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Category: Bernie Sanders

Category: Bernie Sanders

Vermont Senator Bernie Sanders has no love for Wall Street investment bankers. The same crop of elites that he holds responsible for the 2008 banking crisis have funneled their money into the campaigns of both Barrack Obama and Hillary Clinton. For President Obama, it only took two years for him to raise more money from Wall Street than President George W. Bush did in eight years. For Hillary Clinton, she has received tens of millions from Wall Street and is the only candidate that can boast of making investment bankers “giddy” about her presidency. Sam Tabar (bloomberg.com) has learned that Bernie Sanders has not now nor ever will accept any money from them.

In addition, Sanders is proud that he has put off what he views are other corporate American front groups such as the Business Roundtable and the US Chamber of Commerce. He’s not looking for economic policies that win the approval of the business sector. He’s frankly had enough of their oligarch-like influence on US policies. Instead, he is looking to use the federal government’s might to mandate solutions that will address the social ills he perceives. Using a tax on the sale of all investment securities, he would make college tuition free, convert Obamacare into Medicare for all Americans, and expand Social Security’s benefits. Admittedly, he hasn’t addressed how he would fund the liabilities the entitlement programs operate under. Medicare runs a $230 billion annual deficit. Social Security’s unfunded liability stands at ten trillion dollars. Still, he is looking to revolutionize America for the good of the middle class.

Hillary has been ahead in the Democratic polls long before she even announced her bid for the Presidency. It would now appear, though that her giant lead ahead of all other Democrats might be coming to an end. Independent Democrat Bernie Sanders is closing the distance between himself and Clinton.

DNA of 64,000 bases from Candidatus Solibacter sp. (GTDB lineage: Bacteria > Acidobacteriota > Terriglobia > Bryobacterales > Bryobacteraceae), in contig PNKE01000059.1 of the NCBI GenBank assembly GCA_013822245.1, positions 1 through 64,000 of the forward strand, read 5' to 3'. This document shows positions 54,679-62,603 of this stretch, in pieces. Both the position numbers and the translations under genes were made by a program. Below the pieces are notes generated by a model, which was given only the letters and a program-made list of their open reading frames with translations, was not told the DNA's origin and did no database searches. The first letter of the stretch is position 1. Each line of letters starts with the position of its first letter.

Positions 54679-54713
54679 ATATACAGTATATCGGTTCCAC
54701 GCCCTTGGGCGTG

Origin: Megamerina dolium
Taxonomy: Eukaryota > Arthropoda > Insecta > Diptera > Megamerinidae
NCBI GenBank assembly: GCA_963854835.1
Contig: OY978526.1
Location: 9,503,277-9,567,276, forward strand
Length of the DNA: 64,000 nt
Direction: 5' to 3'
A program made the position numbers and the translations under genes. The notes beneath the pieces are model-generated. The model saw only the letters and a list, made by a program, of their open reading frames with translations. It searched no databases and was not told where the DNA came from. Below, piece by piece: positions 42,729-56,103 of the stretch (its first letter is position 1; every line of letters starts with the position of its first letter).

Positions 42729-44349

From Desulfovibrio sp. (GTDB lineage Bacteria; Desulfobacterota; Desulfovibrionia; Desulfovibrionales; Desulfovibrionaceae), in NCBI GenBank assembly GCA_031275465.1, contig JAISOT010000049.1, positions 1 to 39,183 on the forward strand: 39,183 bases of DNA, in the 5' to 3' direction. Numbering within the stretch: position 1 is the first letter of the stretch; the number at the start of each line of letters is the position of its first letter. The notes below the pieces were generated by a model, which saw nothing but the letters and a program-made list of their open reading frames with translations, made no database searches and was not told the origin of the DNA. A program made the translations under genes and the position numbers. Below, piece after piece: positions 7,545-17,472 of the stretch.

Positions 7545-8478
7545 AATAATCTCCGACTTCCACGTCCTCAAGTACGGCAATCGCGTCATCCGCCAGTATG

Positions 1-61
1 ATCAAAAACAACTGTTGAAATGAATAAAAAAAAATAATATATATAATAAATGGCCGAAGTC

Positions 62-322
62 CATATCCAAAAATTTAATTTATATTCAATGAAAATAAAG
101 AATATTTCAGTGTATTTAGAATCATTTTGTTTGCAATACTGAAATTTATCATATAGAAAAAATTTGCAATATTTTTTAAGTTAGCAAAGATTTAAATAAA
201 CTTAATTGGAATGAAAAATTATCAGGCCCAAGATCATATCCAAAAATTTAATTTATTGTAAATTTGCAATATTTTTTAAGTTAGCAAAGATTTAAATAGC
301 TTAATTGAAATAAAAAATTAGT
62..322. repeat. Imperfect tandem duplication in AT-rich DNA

A brand new survey was taken in the state of New Hampshire. It asked the voters to say who they would be most likely to vote for in the democratic primary. Clinton was still in the lead with a total of 44 percent of those surveyed. Sanders received 33 percent of the surveyed votes. Joe Biden came in third at eight percent.

It is true that Clinton is still in the lead, but this shows that could change at any moment. So far none of the other Democratic hopefuls have come as close to Clinton as Sanders now has. What makes this even more interesting is in the 2008 Clinton won the primaries in the state of New Hampshire ahead of Obama.

Presently Clinton continues to hold the democratic nomination in the national polls. Sanders cannot yet get above 20 percent in the same polls. Keith Mann wonders: will Clinton keep the staggering democratic lead or will Sanders continue to decrease the distance? What happens now is anyone’s guess.

Bernie Sanders is running for President and he wants you to know about it. There is a YouTube video that has been released which puts the Senator in a very good light. It is his hope that people will see this video and bring their minds around to voting for him.

The YouTube video highlights a lot of the populist positions that Bernie Sanders has. It is something that people are watching and sharing with their friends and family. They want to show Bernie in a light that is not being shown in a lot of ways on other media outlets.

If people watch this video, the team at Boraie Development believe they will at very least get a better idea of who Bernie Sanders is and what positions he wants to take if he is to be elected President.